Do you think free space road designs, such as the one that’s been in situ on Exhibition Road in London for the last few years, could ever work on a broader scale throughout the UK?

It depends, surely, on the attitudes of the people who use, and occasionally abuse, the spaces in which they find themselves, does it not? Which means ‘yes’ for most of the time, but also a very big ‘no’ from time to time as well. And when the word ‘no’ applies to free space road thinking, the consequences will inevitably be grim.

The brainchild of former civil engineer, Hans Monderman, free space road design works on the principle that all drivers – and pedestrians and cyclists alike – will become more responsible for their actions if the normal architecture of the road is removed. Everyone has a right of way if there are no zebra crossings, traffic lights or guard rails to suggest that they do, in other words.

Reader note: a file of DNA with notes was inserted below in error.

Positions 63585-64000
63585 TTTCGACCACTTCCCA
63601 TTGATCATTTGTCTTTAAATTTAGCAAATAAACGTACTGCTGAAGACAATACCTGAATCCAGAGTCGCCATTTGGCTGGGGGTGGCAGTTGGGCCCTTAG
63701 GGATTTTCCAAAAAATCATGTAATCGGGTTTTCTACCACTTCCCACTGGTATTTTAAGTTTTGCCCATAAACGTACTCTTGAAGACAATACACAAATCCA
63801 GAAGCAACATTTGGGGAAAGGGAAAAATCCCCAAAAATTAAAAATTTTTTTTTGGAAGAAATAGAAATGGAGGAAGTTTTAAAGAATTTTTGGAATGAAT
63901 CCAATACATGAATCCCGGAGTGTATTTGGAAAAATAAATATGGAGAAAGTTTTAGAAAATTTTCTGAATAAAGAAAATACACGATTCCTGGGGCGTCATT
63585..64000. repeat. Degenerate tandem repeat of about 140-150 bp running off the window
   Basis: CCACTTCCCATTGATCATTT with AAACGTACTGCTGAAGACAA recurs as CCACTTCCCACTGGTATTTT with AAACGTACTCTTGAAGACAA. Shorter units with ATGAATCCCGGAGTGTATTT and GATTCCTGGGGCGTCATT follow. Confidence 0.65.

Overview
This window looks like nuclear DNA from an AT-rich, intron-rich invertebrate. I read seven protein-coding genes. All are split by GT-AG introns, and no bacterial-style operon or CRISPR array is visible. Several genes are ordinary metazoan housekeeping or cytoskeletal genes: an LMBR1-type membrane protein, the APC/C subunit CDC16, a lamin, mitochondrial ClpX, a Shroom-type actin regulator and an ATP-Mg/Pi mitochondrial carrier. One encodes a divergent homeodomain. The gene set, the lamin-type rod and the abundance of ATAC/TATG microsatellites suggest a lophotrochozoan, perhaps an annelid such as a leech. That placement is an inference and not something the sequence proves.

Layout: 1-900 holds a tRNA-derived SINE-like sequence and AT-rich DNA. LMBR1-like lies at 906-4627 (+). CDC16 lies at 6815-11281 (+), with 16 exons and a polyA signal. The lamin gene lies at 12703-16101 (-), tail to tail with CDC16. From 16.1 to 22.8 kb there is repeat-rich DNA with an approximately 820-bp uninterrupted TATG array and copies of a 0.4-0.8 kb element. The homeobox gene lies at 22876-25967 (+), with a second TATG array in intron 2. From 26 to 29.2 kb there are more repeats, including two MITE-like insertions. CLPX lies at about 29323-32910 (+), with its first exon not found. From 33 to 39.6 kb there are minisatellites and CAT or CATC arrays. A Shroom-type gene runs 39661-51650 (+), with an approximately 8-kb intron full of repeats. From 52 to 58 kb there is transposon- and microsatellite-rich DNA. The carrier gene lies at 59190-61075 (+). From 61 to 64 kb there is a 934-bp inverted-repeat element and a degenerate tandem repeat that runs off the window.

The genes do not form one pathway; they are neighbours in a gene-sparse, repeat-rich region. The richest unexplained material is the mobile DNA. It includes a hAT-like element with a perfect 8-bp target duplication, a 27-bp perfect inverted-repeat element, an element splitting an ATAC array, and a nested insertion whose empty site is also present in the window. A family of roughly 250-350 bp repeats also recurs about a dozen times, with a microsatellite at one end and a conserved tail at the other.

Instead, everyone ends up behaving in a more civil manner – in theory. Drivers drive more slowly, looking into the eyes of pedestrians before they cross; and in turn pedestrians don’t just wander into the road, headphones ablaze, oblivious of the perils of the road – because if they do they know it might be curtains. The space is shared by everyone in it, and far less accidents occur as a result. Which is great, of course, so long as everyone signs up to the idea, and respects it.

But what happens in a free space road design if you introduce an impatient, self-impressed BMW X6 driver into the environment, who gives not a monkey’s about anyone else on the road? Unfortunately, all the good intentions go straight out of the window, and what was previously a chilled bit of road rapidly becomes a minefield of pent up aggression, as drivers become frustrated, and then downright angry, because they’ve somehow lost ground to the next car. At which point horns begin to blow, cheeks become crimson, and brand new words explode their way into the ether.

Even Hans Monderman admitted that you will ‘never be able to change the behaviour of the 15 per cent of drivers who will behave badly, no matter what circumstances they may find themselves in.’

Yet the way I see it – in London especially but increasingly throughout the rest of the UK as well – it feels like that percentage is higher. I’d say a good 25 per cent of drivers where I live on the south coast are of the ‘don’t care, me first’ variety.